Spam blights e-mail 15 years on

Spam continues to blight e-mail exactly 15 years after the term was first coined and almost 30 years since the first spam message was sent.

The term is thought to have been coined by Joel Furr, an administrator on the net discussion system Usenet, to refer to unsolicited bulk messages. More than 90% of all e-mail is spam, according to anti-spam body Spamhaus.

"Spam is a real life arms race," said Mark Sunner, chief analyst at online security firm Message Labs. Billions of spam e-mails are sent each day, blocking mail servers, slowing down networks, infecting people's computers with viruses, helping hijack machines and generally making the internet a painful experience for many.

Mr Furr told BBC News that the anniversary of his first use of the term was no cause for celebration.

News Source: BBC News

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15 Comments

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Spam hasn't been a (visible) problem for me since I switched to gmail. Their spam blocker kicks serious ass. I constantly have about 1500 spam emails in the spam folder but very seldom does any spam reach my inbox.

New media equalisation strategy of our times? I got lots of spam once, myself, with a main email address and just closed it down (years ago). People who have to use it for work are less lucky and have to have whole servers dedicated to this just one issue alone - which would otherwise be doing other things.

Wise up, netizens! Spam is not called for.

There was something about email ID that MS was working on, i think it didnt get accepted because of proprietary stuff. Well, atleast it could have been put on trial to see if its really useful. Well, im going back to help the nigerian prince to transfer his money until a proper solution is found.

i think there is something much larger and more malicious going on with spam. Otherwise why waste time with SO many emails rather than targeting them towards certain kinds of people. If they put this much effort into mass solicitation, I'm sure they could put effort into studying which kind of people click the links and target them. Wish they would!

So... Does this mean I didn't win the South African Coca Cola lotto and I wasn't supposed to e-mail them all my bank/credit card details so they could transfer my winnings of $100,000,000.000??? lol

You know, the number one way to curb spam is to educate users about spyware and other malicious programs (Botnets) and really get good protection installed (instead of your average user just having an expired copy of Norton 2002).

Or just swat them with a newspaper and tell them they're bad if they get caught clicking links or buying crap from spam e-mail. The average person is too dumb to effectively drive a car, let alone handle e-mail.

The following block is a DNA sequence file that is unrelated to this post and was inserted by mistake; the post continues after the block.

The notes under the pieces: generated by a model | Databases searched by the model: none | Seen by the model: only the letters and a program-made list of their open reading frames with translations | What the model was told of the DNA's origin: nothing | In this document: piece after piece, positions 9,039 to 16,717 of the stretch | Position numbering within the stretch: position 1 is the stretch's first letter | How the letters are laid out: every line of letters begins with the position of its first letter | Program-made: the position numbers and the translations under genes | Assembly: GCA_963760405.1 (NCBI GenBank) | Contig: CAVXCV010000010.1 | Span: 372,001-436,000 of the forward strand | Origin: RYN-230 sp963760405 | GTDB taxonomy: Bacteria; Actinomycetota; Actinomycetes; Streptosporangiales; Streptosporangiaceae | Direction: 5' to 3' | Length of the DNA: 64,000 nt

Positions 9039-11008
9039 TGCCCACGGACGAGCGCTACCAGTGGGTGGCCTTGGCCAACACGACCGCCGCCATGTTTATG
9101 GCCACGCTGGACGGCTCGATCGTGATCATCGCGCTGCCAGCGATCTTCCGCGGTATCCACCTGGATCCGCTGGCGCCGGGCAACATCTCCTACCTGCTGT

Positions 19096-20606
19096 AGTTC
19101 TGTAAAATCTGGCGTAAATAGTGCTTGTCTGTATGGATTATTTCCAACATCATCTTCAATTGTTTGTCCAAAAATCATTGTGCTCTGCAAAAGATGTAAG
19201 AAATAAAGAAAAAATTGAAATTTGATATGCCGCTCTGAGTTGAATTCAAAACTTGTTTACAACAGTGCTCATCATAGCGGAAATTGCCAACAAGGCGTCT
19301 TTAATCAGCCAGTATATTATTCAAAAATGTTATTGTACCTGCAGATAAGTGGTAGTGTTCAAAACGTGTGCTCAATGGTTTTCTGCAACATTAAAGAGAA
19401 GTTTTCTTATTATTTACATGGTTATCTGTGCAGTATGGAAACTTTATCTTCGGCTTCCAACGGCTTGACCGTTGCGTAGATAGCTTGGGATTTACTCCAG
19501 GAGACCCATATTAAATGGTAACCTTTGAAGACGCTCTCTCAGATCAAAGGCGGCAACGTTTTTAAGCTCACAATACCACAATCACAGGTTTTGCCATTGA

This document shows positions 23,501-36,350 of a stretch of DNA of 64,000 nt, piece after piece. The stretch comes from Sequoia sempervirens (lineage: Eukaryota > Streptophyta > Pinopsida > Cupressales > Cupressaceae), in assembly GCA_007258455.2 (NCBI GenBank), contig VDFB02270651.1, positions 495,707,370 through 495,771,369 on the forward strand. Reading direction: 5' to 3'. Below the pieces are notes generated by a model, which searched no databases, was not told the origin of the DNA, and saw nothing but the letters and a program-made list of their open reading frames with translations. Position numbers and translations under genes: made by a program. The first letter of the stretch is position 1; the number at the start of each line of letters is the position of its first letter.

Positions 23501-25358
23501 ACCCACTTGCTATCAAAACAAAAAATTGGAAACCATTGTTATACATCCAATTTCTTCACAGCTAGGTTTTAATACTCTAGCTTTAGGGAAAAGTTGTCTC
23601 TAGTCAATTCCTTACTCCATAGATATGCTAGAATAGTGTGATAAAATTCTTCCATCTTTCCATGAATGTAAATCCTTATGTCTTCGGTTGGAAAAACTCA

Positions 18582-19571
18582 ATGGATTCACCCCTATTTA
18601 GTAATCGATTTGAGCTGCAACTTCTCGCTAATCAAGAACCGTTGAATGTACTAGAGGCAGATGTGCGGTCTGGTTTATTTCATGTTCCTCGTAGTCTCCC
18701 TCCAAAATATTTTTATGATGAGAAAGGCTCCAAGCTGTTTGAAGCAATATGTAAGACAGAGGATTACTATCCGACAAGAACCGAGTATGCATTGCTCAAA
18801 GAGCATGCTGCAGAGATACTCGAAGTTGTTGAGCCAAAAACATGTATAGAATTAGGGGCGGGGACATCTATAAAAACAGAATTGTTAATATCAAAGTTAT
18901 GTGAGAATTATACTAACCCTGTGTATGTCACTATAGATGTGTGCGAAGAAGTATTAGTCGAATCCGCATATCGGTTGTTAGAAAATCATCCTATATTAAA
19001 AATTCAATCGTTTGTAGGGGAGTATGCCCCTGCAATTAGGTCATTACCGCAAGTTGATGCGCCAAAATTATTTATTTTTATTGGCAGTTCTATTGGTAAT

Next time you go to a bar and watch all the guys there acting like idiots in an effort to attract women, think of how many of those jackasses placed orders for "herbal v1agra" from spam. If it weren't profitable, the spammers wouldn't bother doing it.

If it weren't profitable, the spammers wouldn't bother doing it.

I think that is becoming less true as spam now is often less about selling a product and more about trying to defraud you in some way. Obviously it is still profit driven, but not in the traditional way.

Ah of course, forgot about that. Your right. I wonder if they have any chance of over coming spam in that regard from even getting to that point. Not receiving likely screws up normal mail. Need to go to the sources like they said in the article like China.

I get no spam in my Hotmail account but get loads in my Yahoo and Gmail ones. Microsoft have done well and it's not even deleting before the junk gets there.

(OceanMotion said @ #1)
I get no spam in my Hotmail account but get loads in my Yahoo and Gmail ones. Microsoft have done well and it's not even deleting before the junk gets there.
It's not about how many reach your inbox at all. It is about how many are cluttering and consuming bandwidth. It is nice that you have good filtering to your inbox, but the truth is that for every email you get, there were 9 others that were junk and consuming bandwidth (according to the numbers presented in the BBC article linked).

markjensen has it right. I run a tiny mail server for our office that consists of 6 people. Just looking at one days worth of activity we got 8,578 connections. 6,930 of those where rejected by spamhouse as spammers another 325 rejected due to subject line filtering on our side, another 733 rejected due to ip blocking on our side. That left 590 messages that got through, bayesian filtering showed that only 94 of those 590 where valid messages to users.

94...out of 8,578 possible in a 24 hour period. We're tiny, can you imagine what the big boys are getting?